8.1 Prediction of Subgrid Fog due to Subgrid Valley Cold Air Pools Diagnosed from Numerical Weather Prediction (NWP) Data

Tuesday, 28 June 2016: 3:45 PM
Adirondack ABC (Hilton Burlington )
Peter Sheridan, Met Office, Exeter, Devon, United Kingdom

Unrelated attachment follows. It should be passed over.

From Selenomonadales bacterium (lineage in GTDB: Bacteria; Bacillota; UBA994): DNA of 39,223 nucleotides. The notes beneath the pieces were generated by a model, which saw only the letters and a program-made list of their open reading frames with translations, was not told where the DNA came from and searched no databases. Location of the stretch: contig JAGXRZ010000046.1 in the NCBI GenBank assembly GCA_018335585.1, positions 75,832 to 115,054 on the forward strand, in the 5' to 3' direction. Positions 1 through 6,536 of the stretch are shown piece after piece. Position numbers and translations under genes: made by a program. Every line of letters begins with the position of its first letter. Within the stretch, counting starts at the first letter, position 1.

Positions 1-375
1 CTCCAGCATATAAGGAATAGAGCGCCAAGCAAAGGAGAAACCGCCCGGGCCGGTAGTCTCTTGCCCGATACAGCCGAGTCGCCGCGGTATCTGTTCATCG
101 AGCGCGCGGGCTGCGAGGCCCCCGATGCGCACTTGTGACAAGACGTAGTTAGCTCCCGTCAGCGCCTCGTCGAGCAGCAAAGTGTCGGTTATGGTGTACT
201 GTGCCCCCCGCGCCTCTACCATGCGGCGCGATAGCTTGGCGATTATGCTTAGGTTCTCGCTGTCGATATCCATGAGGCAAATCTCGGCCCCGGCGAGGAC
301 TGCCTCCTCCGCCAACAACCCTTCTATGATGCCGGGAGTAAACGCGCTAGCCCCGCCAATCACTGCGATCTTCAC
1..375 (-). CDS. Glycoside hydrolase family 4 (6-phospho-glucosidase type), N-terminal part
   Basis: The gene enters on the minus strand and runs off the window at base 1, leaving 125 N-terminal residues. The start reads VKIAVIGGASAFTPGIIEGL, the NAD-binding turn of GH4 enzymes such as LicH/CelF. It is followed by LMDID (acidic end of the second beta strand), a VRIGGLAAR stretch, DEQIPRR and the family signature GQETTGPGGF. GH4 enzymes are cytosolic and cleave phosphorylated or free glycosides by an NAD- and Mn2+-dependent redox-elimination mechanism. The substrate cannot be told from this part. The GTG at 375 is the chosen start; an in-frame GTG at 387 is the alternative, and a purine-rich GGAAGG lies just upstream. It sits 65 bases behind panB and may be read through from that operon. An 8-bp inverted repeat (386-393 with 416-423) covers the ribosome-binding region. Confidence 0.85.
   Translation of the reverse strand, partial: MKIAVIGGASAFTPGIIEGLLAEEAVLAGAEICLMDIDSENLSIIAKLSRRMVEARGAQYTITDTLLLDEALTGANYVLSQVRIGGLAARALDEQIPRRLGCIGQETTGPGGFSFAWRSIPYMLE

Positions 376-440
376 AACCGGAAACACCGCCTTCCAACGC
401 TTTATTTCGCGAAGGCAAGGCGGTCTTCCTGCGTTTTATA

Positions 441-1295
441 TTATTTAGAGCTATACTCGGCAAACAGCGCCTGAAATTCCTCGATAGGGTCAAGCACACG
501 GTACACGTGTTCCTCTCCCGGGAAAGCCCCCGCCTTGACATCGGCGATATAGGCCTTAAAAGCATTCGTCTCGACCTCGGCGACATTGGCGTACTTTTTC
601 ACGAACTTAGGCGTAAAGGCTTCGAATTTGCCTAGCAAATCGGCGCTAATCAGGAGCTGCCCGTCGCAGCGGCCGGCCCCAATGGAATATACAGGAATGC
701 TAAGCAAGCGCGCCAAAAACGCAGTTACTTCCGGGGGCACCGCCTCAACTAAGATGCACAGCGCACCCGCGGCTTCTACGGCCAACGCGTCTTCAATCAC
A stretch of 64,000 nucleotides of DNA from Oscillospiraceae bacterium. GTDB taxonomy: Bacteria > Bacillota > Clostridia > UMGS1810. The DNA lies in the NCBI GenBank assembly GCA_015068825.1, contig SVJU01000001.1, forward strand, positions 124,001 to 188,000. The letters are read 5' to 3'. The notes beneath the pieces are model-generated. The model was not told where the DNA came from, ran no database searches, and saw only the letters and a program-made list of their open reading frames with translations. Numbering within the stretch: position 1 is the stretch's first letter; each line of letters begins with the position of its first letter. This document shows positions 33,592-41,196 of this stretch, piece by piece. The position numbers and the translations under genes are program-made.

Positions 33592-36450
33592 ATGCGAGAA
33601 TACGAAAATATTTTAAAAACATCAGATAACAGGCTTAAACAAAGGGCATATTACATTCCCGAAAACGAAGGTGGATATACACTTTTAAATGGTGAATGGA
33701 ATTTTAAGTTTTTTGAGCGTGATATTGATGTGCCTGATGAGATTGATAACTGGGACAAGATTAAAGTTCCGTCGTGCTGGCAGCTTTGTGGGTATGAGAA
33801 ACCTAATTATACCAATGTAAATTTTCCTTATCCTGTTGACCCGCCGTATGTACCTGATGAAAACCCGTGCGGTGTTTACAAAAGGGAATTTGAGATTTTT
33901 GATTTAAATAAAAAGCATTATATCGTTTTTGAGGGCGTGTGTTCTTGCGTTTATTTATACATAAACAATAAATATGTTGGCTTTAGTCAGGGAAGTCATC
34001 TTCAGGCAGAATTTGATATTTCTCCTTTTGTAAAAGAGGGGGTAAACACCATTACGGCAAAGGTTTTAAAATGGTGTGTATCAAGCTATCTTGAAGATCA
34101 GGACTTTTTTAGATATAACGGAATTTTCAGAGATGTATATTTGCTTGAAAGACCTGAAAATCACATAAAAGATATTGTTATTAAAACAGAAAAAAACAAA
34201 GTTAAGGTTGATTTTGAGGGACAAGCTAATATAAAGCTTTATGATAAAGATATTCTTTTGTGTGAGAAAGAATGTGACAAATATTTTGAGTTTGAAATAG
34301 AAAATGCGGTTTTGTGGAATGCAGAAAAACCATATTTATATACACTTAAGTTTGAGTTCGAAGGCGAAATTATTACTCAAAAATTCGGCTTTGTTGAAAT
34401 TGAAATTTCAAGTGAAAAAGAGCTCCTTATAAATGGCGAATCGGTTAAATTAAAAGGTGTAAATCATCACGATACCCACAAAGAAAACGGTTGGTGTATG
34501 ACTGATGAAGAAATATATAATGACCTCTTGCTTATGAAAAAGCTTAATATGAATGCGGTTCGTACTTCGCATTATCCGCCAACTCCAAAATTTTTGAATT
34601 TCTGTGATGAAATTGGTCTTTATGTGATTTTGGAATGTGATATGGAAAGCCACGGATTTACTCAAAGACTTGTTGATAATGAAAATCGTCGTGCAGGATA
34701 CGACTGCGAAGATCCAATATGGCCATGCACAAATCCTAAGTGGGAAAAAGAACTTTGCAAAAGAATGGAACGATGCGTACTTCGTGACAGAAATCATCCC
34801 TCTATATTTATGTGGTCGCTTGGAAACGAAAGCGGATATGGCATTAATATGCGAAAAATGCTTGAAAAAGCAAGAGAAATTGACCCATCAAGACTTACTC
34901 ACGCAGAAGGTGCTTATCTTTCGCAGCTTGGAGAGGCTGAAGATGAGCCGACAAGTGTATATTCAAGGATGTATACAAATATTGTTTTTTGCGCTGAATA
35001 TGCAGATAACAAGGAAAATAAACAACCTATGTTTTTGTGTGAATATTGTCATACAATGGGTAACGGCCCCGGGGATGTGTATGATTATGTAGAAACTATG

Nocturnal or early morning fog can profoundly impact road safety and aviation (where it leads to disruptive and costly flight cancellations in addition to the obvious hazard factor). In clear, calm conditions, cold air pooling in lowland areas forms a conducive local environment for fog, with lowered near-surface temperatures leading to an increase in relative humidity. Since many valleys are smaller in scale than operational NWP grid box sizes, this variability is poorly captured, and fog may go unforecast. Forecasts of fog made with the Met Office Unified Model (MetUM) use a built-in visibility diagnostic which depends on grid box screen temperature, moisture and aerosol. In previous work, a physically-based algorithm was developed which employs a very high resolution terrain model to downscale NWP temperatures. In this presentation, the use of the MetUM visibility diagnostic formulation in conjunction with this temperature downscaling method is explored, in order to develop an effective method to predict the impact of subgrid temperature variability such as cold pools on fog formation.
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